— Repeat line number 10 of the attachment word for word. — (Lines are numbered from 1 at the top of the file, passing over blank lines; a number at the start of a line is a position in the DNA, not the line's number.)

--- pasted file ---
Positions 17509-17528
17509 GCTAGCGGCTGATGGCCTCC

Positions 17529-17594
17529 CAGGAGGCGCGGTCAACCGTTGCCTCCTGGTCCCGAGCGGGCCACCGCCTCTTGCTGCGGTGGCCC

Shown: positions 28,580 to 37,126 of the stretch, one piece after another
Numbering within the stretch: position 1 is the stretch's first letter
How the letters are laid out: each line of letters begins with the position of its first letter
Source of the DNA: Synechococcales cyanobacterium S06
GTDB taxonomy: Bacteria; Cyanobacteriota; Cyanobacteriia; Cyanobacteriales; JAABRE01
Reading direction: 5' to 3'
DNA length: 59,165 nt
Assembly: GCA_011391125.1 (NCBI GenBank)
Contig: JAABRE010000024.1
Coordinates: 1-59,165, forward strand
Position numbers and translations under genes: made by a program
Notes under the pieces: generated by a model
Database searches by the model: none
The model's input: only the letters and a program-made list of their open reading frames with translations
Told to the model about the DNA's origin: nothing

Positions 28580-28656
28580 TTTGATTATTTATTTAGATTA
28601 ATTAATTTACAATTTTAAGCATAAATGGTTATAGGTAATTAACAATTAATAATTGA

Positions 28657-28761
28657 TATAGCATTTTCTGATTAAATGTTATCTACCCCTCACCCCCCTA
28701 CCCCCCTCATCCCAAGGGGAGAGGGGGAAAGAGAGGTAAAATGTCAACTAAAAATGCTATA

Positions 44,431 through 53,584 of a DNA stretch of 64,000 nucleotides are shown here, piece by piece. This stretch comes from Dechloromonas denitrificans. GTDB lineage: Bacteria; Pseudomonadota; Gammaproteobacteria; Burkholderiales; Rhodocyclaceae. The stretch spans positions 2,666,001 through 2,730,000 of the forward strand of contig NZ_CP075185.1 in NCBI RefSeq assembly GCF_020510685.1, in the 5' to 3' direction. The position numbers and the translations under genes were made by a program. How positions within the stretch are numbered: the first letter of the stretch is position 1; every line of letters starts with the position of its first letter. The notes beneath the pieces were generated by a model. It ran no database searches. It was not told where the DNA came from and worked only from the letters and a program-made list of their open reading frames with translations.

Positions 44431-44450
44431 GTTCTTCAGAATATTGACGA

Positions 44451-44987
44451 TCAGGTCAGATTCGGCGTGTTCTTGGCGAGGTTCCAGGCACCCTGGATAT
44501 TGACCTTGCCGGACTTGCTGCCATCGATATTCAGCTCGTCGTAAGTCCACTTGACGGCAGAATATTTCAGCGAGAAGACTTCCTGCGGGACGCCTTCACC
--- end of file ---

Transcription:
Reading direction: 5' to 3'